Geochemical Properties of Listed Metals and Nonmetals

Property

Mobility

Strong adsorption on Fe and Mn oxides and hydrous oxides Precipitation

Oxidation-reduction

Bioconversion

Forms/Conditions

Cr is very mobile in neutral to alkaline conditions.

As is more mobile under anaerobic than aerobic conditions and in alkaline conditions. Pb2+2 is relatively immobile except in highly acidic environments. Cd, Cr(IV), Hg, Ni, Se.

Cr + organic material ^ insoluble (aerobic conditions) precipitates.

Cr(III) hydroxide, carbonate, and sulfide precipitate (pH > 6); Cr(VI) does not precipitate in these conditions.

Pb typically precipitates as Pb(OH)2, PbCO3, Pb5(PO4)3OH. NaCl increases solubility.

Ni carbonates, hydroxides, and sulfides are relatively insoluble; Ni oxides in acidic solution may precipitate with neutralization.

Many selenium compounds can be reduced to produce elemental selenium when exposed to organic matter in subsurface environment.

As(OH)3 to As(CH3)3 (anaerobic); Hg (inorganic) to methyl mercury (anaerobic).

Source: U.S. EPA, Assessing the Geochemical Fate of Deep-Well-Injected Hazardous Waste: A Reference Guide, EPA/625/ 6-89/025a, U.S. EPA, Cincinnati, OH, June 1990.

Solution complexation is of major importance for the fate of metals in the deep-well environment. Soluble metal ions in solution can be divided into three major groups: simple hydrated metal ions,103 metals complexed by inorganic anions, and organometallic complexes.104 The stability of complexes between metals and organic matter is largely independent of ligand, and follows the following general relationships105:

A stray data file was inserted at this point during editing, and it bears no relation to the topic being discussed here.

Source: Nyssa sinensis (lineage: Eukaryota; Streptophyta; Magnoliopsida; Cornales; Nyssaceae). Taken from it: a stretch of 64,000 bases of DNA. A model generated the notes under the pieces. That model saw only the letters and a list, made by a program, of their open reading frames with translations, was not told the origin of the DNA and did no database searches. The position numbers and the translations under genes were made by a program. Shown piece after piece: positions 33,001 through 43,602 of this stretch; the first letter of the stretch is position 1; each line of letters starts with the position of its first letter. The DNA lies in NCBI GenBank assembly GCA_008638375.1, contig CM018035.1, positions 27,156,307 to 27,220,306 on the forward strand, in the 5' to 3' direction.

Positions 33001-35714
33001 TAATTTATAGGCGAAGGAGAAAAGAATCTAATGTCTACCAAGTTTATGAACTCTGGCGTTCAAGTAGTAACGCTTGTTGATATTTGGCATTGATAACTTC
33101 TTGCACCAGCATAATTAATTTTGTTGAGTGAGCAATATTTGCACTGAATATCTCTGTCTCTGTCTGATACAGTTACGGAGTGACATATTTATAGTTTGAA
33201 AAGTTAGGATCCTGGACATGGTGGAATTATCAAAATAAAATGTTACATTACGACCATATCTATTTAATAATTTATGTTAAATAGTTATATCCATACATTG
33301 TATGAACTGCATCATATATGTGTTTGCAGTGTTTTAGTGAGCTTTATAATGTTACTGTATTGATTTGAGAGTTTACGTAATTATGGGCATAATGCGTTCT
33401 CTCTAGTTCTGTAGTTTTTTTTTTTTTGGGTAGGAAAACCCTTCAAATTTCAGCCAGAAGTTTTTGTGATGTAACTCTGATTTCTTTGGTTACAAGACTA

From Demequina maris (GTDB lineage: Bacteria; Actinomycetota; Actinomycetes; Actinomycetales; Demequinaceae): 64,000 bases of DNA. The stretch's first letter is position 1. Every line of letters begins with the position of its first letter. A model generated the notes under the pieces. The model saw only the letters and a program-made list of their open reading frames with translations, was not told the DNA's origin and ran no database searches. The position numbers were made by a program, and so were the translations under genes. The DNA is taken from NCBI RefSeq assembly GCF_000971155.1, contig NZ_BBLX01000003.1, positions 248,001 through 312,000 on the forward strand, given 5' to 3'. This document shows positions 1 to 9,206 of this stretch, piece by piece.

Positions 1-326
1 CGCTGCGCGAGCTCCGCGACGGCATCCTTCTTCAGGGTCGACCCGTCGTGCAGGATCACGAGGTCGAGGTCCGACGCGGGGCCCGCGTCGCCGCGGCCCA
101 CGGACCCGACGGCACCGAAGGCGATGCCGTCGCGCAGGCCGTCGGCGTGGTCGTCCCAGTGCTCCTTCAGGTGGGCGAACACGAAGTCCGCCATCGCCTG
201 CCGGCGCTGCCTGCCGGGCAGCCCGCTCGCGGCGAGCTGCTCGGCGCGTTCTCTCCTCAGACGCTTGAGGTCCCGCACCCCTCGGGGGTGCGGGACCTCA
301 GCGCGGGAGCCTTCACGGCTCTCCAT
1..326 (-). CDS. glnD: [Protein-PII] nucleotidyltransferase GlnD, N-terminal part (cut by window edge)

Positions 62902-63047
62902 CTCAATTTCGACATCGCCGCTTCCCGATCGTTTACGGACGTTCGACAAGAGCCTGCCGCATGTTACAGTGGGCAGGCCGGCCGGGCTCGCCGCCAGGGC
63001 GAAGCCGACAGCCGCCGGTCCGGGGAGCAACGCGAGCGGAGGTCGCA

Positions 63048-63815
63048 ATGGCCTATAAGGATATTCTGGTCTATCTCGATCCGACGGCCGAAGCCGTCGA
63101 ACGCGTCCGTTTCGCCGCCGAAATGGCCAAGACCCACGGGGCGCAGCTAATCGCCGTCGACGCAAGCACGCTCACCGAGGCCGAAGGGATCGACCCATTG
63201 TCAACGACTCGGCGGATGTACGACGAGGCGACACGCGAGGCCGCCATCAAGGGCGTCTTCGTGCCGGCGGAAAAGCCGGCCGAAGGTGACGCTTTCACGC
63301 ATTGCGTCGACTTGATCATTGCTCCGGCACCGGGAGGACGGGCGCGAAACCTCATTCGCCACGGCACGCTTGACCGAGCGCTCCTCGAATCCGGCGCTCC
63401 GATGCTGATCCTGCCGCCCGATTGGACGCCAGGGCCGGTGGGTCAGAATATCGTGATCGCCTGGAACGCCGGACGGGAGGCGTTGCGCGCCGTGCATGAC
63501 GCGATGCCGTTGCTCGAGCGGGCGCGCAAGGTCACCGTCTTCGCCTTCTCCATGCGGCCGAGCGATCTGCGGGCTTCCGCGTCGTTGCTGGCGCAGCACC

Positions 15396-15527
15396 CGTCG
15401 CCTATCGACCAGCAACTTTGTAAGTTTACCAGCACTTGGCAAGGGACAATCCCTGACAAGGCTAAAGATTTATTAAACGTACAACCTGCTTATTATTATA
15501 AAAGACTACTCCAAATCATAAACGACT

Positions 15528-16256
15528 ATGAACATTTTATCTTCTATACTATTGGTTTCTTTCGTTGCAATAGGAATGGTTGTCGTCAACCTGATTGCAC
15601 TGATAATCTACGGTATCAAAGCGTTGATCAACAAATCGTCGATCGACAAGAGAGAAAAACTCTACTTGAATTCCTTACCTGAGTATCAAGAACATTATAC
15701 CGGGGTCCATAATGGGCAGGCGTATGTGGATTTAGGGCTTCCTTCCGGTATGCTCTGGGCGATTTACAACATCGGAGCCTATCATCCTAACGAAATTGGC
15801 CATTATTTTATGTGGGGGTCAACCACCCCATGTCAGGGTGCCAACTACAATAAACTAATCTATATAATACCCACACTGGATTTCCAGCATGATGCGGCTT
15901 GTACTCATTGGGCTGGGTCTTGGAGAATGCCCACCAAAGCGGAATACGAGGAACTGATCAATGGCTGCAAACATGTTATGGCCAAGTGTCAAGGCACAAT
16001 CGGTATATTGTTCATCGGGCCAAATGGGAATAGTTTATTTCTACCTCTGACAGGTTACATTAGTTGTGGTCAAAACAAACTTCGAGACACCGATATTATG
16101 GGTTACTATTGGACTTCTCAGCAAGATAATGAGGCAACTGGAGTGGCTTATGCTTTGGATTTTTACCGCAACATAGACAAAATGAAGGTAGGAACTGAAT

1. Monovalent ions: Ag > Tl > Na > K > Pb > Cs

2. Divalent ions: Pt > Pd > Hg > UO2 > Cu > Ni > Co > Pb > Zn > Cd > Fe > Mn > Sr > Ba

3. Trivalent ions: Fe > Ge> Sc > In > Y > Pl > Ce > La

Hydration reactions between metal ions and water affect mobility and adsorption but not toxicity. Hydrolysis is particularly important in the chemistry of cyanide.

Oxidation-reduction reactions may affect the mobility of metal ions by changing the oxidation state. The environmental factors of pH and Eh (oxidation-reduction potential) strongly affect all the processes discussed above. For example, the type and number of molecular and ionic species of metals change with a change in pH (see Figures 20.5-20.7). A number of metals and nonmetals (As, Be, Cr, Cu, Fe, Ni, Se, V, Zn) are more mobile under anaerobic conditions than aerobic conditions, all other factors being equal.104 Additionally, the high salinity of deep-well injection zones increases the complexity of the equilibrium chemistry of heavy metals.106

Forstner and Wittmann107 reported the following observations about the general mobility of heavy metals in groundwater:

1. Mobility tends to increase with increasing salinity because alkali- and alkaline-earth cations compete for adsorption sites on solids.

2. A change in redox conditions (lower Eh) can partly or completely dissolve Fe and Mn oxides and liberate other coprecipitated metals.

3. When natural or synthetic complexing agents are added, soluble metal complexes may form.

FIGURE 20.5 Distribution of molecular and ionic species of divalent cadmium at different pH values. (From U.S. EPA, Assessing the Geochemical Fate of Deep-Well-Injected Hazardous Waste: A Reference Guide, EPA/625/6-89/025a, U.S. EPA, Cincinnati, OH, June 1990.)

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